Christian Yelich

Well-constructed roster puts Brewers in playoff contention again

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Status: Trying to go one better

The Brewers lost Game Seven of the National League Championship Series in 2018 after a blistering second half and dramatic Game 163. The National League Central has got stronger, but Milwaukee will fancy their chances of playing postseason baseball again.

Offseason moves

After landing Lorenzo Cain and Christian Yelich last winter, this offseason had its work cut out to live up to such expectations.

There were no potential MVPs added, though there was plenty of smart business at Miller Park, led by the free agent acquisition of switch-hitting catcher Yasmani Grandal.

Catcher was a weak spot for Milwaukee last season and Grandal is elite at his position. An exceptional framer and middle of the order bat, he’s got a big role to play this season.

The other headline free agent deal saw third baseman Mike Moustakas return to the club. The Travis Shaw at second experiment worked relatively well, and we can expect to see much more of that this season with Moustakas playing the hot corner.


The Brewers had an outfielder surplus after the Cain and Yelich deals. Trades for Domingo Santana and Keon Broxton looked probable last winter, but they waited 12 months and potentially lost a lot of value.

Santana joined the Mariners with Noah Zavolas and Ben Gamel, a backup outfielder, switching leagues. Broxton was sent to the Big Apple to join the Mets. Milwaukee received Bobby Wahl, Adam Hill and Felix Valerio.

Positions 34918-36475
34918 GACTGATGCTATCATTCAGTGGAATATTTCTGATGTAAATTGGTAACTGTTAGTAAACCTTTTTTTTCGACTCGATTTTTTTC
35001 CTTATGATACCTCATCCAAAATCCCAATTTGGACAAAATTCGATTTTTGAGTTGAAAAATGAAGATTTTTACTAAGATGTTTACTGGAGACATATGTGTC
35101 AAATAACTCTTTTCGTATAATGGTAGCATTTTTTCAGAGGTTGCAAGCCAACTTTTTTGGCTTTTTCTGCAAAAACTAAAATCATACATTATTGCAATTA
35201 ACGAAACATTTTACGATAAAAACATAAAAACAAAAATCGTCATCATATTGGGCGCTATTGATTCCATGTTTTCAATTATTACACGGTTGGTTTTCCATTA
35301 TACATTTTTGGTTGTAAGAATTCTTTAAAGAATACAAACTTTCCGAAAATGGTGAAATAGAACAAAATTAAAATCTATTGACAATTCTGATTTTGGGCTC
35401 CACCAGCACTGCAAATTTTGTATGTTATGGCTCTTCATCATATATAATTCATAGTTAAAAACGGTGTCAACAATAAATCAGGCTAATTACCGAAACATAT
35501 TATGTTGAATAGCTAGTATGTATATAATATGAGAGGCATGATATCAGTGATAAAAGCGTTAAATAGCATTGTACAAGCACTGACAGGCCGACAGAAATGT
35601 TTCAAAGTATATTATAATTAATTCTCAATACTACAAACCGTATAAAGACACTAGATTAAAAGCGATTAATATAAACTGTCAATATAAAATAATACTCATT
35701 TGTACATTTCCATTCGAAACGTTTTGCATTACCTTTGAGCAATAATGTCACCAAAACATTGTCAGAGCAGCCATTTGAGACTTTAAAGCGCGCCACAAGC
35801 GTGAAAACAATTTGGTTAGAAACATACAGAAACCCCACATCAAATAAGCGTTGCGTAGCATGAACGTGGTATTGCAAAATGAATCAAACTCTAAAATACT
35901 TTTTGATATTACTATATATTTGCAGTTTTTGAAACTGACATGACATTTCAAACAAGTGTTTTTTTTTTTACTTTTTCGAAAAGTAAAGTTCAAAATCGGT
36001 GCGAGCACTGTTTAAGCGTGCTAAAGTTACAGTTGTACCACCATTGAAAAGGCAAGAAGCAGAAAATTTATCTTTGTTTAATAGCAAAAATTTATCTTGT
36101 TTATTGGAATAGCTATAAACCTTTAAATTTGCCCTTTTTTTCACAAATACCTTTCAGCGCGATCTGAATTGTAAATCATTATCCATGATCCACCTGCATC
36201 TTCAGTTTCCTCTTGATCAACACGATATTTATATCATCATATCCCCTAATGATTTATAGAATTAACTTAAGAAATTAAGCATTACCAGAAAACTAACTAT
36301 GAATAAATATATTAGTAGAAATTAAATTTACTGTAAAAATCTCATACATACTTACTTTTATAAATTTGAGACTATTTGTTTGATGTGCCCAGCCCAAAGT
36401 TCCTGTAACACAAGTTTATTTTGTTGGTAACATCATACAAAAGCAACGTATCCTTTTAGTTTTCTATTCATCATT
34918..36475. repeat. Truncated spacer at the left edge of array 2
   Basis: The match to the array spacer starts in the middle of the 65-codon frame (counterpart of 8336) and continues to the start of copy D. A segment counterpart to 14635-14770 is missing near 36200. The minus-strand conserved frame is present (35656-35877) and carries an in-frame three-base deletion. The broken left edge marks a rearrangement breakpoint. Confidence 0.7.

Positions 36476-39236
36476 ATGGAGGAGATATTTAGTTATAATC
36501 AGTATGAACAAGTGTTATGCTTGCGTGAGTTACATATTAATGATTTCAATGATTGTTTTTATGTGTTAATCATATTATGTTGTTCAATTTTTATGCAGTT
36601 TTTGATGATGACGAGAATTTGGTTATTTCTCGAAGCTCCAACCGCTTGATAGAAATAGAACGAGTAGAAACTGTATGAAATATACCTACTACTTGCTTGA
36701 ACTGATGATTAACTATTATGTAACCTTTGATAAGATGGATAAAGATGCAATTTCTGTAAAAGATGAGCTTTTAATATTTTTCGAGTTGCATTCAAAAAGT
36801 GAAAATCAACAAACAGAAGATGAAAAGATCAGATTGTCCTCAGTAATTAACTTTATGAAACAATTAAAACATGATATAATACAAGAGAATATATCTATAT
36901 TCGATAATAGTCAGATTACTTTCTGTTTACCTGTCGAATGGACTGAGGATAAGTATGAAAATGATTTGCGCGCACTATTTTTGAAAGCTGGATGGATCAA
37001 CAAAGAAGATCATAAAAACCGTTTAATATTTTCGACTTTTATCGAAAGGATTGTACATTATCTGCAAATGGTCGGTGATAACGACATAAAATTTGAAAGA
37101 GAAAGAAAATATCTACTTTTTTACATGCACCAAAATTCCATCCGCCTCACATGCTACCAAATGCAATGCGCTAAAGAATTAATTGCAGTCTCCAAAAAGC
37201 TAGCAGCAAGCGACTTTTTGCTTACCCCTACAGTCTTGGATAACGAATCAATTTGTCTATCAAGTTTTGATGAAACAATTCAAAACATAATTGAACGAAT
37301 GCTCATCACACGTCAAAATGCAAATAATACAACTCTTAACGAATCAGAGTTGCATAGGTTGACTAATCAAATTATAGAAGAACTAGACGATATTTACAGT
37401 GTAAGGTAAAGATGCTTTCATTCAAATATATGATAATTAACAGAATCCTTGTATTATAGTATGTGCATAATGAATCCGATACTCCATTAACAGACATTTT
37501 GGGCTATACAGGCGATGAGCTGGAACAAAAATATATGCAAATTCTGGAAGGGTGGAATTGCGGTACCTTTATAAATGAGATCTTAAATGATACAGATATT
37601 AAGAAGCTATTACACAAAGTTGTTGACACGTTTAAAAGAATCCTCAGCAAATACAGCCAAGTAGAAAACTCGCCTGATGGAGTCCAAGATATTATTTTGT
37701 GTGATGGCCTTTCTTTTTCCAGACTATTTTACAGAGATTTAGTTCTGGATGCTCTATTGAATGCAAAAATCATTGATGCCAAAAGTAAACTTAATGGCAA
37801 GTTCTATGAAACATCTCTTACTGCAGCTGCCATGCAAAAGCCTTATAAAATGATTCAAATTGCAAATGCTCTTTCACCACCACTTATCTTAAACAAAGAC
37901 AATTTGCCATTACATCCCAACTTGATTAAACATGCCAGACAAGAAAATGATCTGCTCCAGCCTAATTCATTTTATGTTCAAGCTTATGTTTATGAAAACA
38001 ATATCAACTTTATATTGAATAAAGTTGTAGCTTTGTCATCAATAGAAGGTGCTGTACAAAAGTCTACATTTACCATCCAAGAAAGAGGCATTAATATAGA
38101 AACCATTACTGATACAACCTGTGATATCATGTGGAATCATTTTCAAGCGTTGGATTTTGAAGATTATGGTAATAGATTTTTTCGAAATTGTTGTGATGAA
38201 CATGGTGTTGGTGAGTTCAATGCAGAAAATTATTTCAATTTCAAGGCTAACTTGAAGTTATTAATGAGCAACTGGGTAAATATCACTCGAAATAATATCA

An already excellent bullpen saw two new additions this winter. Alex Claudio was acquired from the Rangers – he’s a bounce back candidate after a disappointing season. Jake Petricka arrived from the Blue Jays as a free agent.

Utility guy Cory Spangenberg signed, providing infield depth and occasional cover in left. Jonathan Schoop departed in free agency, joining the Twins, and Spangenberg is a capable replacement, though he struggled at the plate in 2018.

What to watch

Keston Hiura is the best second base prospect in baseball and will be in the Majors this year. He’s got middle of the order potential and it’s unlikely Milwaukee will wait another year to push his service time on while they’re contending. The line-up is deep as it is, but if Hiura can have one of those big rookie years, it will be a huge boost.


It’s unreasonable to expect anything like Yelich’s Bondsian second half. His OPS was a neat-looking 1.000 last season, which is quite a leap from his previous best of .859. Yelich’s talent meant his ceiling was high, but just how good he is in 2019 will have impact the Brewers’ ceiling. The line-up will be short of a big bat if Yelich returns to his Marlins numbers.

Starting pitching has become a cliché criticism of the Brewers. It’s unmerited, partly because they have an awesome bullpen, and partly because they’re pretty good. The rotation is still hard to predict after plenty of injuries last season, though. A breakout year or two will change how the Brewers are thought of and potentially ease the load on the relief group.


A deep line-up will have no problem scoring runs and they have enough good relievers that the bullpen we be solid at the very least. It’s a well-constructed, small market roster.

Winning 95 games again is a push, though they may not need that many to win the Central again. Plenty will have Milwaukee as outsiders for the division. They won’t mind that.

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